BACKGROUND: Retinal detachment (RD) with proliferative vitreoretinopathy (PVR) often requires surgery. During surgery, a tamponade agent is needed to reduce the rate of recurrent retinal detachment. OBJECTIVES: The objective of this review was to evaluate the benefits and adverse outcomes of surgery with various tamponade agents. SEARCH STRATEGY: We searched the Cochrane Controlled Register (CENTRAL), MEDLINE, EMBASE, Latin America and Carribbean Health Sciences (LILACS) and the UK Clinical Trials Gateway (UKCTG). There were no language or date restrictions in the search for trials. The electronic databases were last searched on 9 July 2009. SELECTION CRITERIA: We included randomized clinical trials comparing patients treated with various tamponade agents. DATA COLLECTION AND ANALYSIS: Two individuals screened the search results independently. One study with two trials was eligible for inclusion in the review. MAIN RESULTS: One study with two trials was included in the review. The first trial randomized 151 eyes to receive either silicone oil or sulfur hexafluoride (SF(6)) gas tamponades; the second trial randomized 271 eyes to receive either silicone oil or perfluropropane (C(3)F(8)) gas tamponades. In patients with RD associated with PVR, pars plana vitrectomy and infusion of either silicone oil or perfluropropane gas appear comparable for a broad variety of cases. Sulfur hexafluoride gas was associated with worse anatomic and visual outcomes than either silicone oil or perfluropropane gas. AUTHORS' CONCLUSIONS: The use of either C(3)F(8) or silicone oil appears reasonable for most patients with RD associated with PVR. Because there do not appear to be any major differences in outcomes between the two agents, the choice of a tamponade agent should be individualized for each patient.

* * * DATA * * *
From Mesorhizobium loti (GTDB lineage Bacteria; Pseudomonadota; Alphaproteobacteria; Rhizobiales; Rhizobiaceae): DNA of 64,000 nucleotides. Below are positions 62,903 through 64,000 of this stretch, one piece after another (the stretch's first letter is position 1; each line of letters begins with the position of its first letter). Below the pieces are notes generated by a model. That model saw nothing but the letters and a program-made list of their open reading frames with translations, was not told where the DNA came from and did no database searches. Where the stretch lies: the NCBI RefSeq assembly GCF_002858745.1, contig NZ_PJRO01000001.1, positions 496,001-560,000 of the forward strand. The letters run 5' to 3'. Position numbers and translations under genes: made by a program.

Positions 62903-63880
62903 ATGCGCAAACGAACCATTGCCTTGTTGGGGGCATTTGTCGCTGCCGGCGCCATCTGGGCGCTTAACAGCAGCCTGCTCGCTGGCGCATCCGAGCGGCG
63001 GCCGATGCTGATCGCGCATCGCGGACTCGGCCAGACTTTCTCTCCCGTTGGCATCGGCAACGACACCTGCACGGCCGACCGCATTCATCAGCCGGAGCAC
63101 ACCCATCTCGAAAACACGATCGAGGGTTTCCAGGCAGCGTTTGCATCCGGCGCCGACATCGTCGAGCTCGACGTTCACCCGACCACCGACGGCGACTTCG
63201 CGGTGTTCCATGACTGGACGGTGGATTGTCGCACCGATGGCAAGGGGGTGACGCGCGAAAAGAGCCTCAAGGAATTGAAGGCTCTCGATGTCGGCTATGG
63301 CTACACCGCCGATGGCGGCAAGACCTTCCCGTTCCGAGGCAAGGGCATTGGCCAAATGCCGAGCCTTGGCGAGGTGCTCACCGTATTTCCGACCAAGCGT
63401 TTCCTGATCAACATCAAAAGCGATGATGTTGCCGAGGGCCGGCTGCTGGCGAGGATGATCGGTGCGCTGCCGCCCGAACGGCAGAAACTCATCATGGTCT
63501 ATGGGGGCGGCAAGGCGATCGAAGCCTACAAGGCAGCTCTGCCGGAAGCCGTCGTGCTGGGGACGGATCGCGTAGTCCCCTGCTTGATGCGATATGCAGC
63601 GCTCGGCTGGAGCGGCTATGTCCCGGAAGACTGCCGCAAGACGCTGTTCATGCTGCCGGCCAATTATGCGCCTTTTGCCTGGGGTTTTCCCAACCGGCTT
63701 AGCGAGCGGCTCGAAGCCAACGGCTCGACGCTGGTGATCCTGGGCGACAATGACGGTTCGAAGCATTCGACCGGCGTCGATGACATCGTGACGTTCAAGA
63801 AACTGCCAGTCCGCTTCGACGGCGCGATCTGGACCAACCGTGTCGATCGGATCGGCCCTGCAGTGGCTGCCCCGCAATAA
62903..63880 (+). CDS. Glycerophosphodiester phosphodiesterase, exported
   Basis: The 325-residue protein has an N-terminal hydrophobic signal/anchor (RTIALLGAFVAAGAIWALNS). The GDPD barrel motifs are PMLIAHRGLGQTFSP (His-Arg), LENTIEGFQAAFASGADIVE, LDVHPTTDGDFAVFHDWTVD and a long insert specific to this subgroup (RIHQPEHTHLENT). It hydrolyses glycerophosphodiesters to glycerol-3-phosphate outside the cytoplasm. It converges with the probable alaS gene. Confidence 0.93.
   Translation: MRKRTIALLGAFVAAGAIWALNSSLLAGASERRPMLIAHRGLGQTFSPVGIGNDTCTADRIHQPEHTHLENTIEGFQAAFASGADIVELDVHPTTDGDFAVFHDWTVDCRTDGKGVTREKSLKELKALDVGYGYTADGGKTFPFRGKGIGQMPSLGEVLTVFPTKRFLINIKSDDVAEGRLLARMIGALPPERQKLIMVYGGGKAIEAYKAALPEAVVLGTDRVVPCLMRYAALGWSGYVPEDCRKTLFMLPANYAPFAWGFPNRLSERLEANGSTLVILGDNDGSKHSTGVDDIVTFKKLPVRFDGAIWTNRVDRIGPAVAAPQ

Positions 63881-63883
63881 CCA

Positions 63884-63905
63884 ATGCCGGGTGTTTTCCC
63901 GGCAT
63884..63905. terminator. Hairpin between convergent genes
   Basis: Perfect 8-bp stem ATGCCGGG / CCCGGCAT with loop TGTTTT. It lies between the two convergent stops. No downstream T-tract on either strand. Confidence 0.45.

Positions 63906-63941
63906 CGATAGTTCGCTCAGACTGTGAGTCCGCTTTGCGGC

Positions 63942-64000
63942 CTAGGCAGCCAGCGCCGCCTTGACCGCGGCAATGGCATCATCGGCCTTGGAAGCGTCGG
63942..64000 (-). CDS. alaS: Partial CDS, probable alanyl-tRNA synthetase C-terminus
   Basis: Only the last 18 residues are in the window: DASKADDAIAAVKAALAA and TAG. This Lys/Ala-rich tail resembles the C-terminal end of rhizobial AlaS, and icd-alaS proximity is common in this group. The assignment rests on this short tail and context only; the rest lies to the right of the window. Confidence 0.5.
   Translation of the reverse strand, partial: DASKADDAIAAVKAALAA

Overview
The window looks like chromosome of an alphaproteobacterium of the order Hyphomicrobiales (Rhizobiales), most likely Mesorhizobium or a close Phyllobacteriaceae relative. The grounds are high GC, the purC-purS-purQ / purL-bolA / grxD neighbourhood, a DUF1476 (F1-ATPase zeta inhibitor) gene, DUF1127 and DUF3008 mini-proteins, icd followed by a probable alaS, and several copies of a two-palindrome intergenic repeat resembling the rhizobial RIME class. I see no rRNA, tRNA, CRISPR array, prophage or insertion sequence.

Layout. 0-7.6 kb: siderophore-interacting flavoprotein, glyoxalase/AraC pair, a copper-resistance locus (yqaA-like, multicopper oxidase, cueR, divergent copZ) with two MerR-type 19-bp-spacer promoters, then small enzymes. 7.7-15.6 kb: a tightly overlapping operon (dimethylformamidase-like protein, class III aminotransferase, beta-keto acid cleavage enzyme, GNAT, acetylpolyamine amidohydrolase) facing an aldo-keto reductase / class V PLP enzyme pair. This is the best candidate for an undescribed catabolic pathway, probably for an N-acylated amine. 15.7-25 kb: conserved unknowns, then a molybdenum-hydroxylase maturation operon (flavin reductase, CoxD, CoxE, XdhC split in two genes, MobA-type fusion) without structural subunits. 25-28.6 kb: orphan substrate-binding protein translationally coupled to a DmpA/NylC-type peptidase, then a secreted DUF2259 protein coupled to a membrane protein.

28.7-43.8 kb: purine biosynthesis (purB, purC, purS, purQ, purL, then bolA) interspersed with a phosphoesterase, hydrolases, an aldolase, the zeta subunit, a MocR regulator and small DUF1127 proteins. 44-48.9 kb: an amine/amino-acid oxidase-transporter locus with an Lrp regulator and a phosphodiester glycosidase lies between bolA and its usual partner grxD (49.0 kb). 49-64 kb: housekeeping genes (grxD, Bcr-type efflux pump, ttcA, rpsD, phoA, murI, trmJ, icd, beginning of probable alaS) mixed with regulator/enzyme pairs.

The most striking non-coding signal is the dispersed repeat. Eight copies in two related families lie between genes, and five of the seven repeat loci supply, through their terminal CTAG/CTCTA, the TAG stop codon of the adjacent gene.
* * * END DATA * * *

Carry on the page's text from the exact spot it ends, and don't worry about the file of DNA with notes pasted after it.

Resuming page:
|Journal||Cochrane database of systematic reviews (Online)|
|State||Published - Dec 1 2009|
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